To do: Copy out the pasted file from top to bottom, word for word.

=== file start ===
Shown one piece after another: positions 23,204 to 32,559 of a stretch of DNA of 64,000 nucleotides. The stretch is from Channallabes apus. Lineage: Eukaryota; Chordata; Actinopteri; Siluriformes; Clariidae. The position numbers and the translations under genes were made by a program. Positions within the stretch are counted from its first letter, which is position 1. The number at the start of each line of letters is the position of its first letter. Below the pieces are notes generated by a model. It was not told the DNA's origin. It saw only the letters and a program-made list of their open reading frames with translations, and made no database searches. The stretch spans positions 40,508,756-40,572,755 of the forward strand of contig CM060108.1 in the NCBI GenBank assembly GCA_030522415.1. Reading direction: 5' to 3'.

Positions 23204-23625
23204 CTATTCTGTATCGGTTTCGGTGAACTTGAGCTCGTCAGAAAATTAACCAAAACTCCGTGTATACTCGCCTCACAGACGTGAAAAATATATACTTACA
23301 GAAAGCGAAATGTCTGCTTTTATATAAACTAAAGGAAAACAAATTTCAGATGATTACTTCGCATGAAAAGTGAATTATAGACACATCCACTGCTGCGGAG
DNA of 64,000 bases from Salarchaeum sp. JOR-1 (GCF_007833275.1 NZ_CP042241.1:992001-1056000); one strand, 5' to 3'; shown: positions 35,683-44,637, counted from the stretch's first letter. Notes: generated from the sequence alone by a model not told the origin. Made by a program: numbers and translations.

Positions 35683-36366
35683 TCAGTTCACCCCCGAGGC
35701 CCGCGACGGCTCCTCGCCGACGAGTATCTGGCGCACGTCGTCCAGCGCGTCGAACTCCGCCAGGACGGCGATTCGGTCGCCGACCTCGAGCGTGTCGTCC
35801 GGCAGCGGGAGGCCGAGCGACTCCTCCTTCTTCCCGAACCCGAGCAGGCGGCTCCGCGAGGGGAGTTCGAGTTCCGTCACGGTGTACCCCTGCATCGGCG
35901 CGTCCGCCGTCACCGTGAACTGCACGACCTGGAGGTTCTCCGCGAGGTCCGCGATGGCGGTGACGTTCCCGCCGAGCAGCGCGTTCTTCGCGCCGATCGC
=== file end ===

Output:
Shown one piece after another: positions 23,204 to 32,559 of a stretch of DNA of 64,000 nucleotides. The stretch is from Channallabes apus. Lineage: Eukaryota; Chordata; Actinopteri; Siluriformes; Clariidae. The position numbers and the translations under genes were made by a program. Positions within the stretch are counted from its first letter, which is position 1. The number at the start of each line of letters is the position of its first letter. Below the pieces are notes generated by a model. It was not told the DNA's origin. It saw only the letters and a program-made list of their open reading frames with translations, and made no database searches. The stretch spans positions 40,508,756-40,572,755 of the forward strand of contig CM060108.1 in the NCBI GenBank assembly GCA_030522415.1. Reading direction: 5' to 3'.

Positions 23204-23625
23204 CTATTCTGTATCGGTTTCGGTGAACTTGAGCTCGTCAGAAAATTAACCAAAACTCCGTGTATACTCGCCTCACAGACGTGAAAAATATATACTTACA
23301 GAAAGCGAAATGTCTGCTTTTATATAAACTAAAGGAAAACAAATTTCAGATGATTACTTCGCATGAAAAGTGAATTATAGACACATCCACTGCTGCGGAG
DNA of 64,000 bases from Salarchaeum sp. JOR-1 (GCF_007833275.1 NZ_CP042241.1:992001-1056000); one strand, 5' to 3'; shown: positions 35,683-44,637, counted from the stretch's first letter. Notes: generated from the sequence alone by a model not told the origin. Made by a program: numbers and translations.

Positions 35683-36366
35683 TCAGTTCACCCCCGAGGC
35701 CCGCGACGGCTCCTCGCCGACGAGTATCTGGCGCACGTCGTCCAGCGCGTCGAACTCCGCCAGGACGGCGATTCGGTCGCCGACCTCGAGCGTGTCGTCC
35801 GGCAGCGGGAGGCCGAGCGACTCCTCCTTCTTCCCGAACCCGAGCAGGCGGCTCCGCGAGGGGAGTTCGAGTTCCGTCACGGTGTACCCCTGCATCGGCG
35901 CGTCCGCCGTCACCGTGAACTGCACGACCTGGAGGTTCTCCGCGAGGTCCGCGATGGCGGTGACGTTCCCGCCGAGCAGCGCGTTCTTCGCGCCGATCGC